What is surprising about Terrence Malick, and what may invite contempt, is that he asks questions as if for the first time: Malick and his characters can sound innocent, naïve, but, of course, that questioning is what great artists and thinkers have done for ages. They ask and answer the elemental questions for themselves, beyond received opinion. Their efforts are imaginative, liberating. They remind us that it is important to make distinctions between our perceptions and what we perceive: what is perceived may differ from what we have the ability or inclination to see. There are two revelations in the film: one profane and one sacred. The sacred revelation occurs near the end of the film, when the priest realizes that the love and power of Christ can seem to come not from only one source but, rather, it can be found all around him, from all directions. The priest has to be open to that possibility. “Salvation is not flight from the wrath of God; it is accepting and reciprocating the love of God. Salvation is not separation. It is the beginning of union with all that is or has been or will ever be,” wrote James Baldwin (The Cross of Redemption, Pantheon Books, 2010; page 164). Feeling at one with all that exists remains an ideal for many people—and that union is what art, like philosophy, like spiritual faith, encourages. The more profane affirmation in To the Wonder comes much earlier, from a friend of Marina, a friend whose speech is accented—the Italian Romina Mondello—and whom encourages Marina toward greater personal freedom, toward a more experimental perspective and life, encouraging Marina to flee Neil and the Americans with their false faces. The friend advocates life: how alike the sacred and profane can be. What will Marina choose? What did she choose? “Conscience calls me to my possibilities, but I must always sacrifice some of these possibilities in choosing others. In actualizing one I am not actualizing another, and thereby becoming guilty. Every action implies guilt, but it is impossible to exist without acting” (Masterpieces of World Philosophy, edited by Frank Magill; page 893). Marina had chosen Neil above other men. Marina married, and, while disappointed and lonely, betrayed her marriage vows, as her first husband had betrayed his. “Forgive me,” Marina said; and Neil could not. When Marina leaves Neil the second time, she says that she wants to keep his name: she wants to have a trace of their past together.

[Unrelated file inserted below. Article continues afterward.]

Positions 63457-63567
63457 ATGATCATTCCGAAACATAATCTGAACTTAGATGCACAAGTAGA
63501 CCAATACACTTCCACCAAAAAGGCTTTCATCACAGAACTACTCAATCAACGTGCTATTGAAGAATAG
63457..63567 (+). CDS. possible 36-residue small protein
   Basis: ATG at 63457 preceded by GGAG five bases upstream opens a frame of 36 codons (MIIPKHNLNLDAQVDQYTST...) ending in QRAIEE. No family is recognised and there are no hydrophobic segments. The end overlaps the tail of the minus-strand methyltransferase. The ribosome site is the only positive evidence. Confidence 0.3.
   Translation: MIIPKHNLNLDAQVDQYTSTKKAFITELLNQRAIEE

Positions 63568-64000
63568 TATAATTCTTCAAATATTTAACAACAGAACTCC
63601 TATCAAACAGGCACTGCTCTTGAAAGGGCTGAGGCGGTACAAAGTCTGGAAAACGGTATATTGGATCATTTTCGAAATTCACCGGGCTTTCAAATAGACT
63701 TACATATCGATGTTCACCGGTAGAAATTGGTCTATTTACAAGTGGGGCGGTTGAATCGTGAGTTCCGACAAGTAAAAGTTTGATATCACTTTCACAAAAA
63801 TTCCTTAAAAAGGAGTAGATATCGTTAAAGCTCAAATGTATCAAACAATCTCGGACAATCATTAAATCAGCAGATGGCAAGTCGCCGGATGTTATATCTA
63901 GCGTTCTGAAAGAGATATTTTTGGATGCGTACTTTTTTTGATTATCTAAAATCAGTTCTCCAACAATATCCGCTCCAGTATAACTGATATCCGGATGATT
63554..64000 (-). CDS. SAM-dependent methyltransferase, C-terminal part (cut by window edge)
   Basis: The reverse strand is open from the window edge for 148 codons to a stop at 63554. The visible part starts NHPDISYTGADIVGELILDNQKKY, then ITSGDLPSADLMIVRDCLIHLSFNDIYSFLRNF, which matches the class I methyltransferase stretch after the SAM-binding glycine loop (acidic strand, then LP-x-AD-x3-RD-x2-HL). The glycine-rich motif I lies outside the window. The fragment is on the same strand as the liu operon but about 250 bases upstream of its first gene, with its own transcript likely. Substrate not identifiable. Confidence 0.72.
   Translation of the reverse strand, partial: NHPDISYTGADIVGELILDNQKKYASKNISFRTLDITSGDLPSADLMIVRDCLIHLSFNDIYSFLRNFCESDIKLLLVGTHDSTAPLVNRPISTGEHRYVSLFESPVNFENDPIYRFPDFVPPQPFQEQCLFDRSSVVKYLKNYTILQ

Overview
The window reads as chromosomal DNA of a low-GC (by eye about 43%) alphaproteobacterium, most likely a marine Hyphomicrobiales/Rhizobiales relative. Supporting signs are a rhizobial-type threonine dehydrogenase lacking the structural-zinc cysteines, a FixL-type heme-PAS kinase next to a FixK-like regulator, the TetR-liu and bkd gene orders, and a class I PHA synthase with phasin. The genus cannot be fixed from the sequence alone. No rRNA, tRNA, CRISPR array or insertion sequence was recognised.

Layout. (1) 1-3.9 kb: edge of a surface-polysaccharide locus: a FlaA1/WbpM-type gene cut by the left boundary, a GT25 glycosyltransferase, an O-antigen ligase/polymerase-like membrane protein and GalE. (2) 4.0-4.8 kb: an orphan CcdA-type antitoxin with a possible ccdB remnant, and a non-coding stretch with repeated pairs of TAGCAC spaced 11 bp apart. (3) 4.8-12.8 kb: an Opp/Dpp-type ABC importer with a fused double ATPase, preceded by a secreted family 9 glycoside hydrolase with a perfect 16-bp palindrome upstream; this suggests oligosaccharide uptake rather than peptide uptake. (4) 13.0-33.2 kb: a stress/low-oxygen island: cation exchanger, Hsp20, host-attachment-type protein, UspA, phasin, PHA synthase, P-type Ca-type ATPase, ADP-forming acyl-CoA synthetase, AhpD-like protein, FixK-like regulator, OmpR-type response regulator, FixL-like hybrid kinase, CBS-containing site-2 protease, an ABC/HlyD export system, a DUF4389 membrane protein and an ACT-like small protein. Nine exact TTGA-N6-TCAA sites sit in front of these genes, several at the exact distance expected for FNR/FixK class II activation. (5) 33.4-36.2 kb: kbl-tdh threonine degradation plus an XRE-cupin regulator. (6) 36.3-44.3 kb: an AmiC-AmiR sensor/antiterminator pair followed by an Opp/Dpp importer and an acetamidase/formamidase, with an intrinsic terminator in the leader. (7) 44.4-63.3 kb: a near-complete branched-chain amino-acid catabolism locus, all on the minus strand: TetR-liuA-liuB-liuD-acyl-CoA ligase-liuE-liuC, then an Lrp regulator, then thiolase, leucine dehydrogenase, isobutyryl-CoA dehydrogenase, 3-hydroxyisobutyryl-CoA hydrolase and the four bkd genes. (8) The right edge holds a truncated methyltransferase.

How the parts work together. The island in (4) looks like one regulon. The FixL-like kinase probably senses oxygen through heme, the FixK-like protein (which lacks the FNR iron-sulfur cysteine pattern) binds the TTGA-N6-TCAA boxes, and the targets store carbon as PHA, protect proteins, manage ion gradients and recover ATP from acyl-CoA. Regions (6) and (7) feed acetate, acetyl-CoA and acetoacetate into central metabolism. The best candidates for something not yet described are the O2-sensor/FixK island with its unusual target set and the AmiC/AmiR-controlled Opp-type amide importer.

(Article submitted October 25, 2013)

Daniel Garrett, a child of the American south, Louisiana, where he grew up reading, taking photographs, and enjoying fishing and a good summer barbecue. Daniel moved to New York and became a graduate of the New School for Social Research, was an intern at Africa Report, poetry editor for the male feminist magazine Changing Men, founded and acted as principal organizer of the Cultural Politics Discussion Group at ABC No Rio and Poets House, wrote about painter Henry Tanner for Art & Antiques, and organized the first interdepartmental environmental justice meeting at Audubon. Long interested in human complexity, intelligence, experiment, and cultural diversity, Garrett has researched various cultures, and he wrote about fiction and poetry for World Literature Today and international film for Offscreen, and has done music reviews that constitute a history of popular music for The Compulsive Reader. His work has appeared as well in The African, All About Jazz, American Book Review, Black Film Review, Cinetext, Contact II, Film International, The Humanist, Hyphen, Illuminations, Muse Apprentice Guild, Option, Pop Matters, Quarterly Black Review of Books, Rain Taxi, Red River Review, Review of Contemporary Fiction, and Wax Poetics. He returned to the south, where he worked on philosophical fiction, the novel A Stranger on Earth.

Volume 19, Issue 7 / July 2015 Essays   terrence malick   to the wonder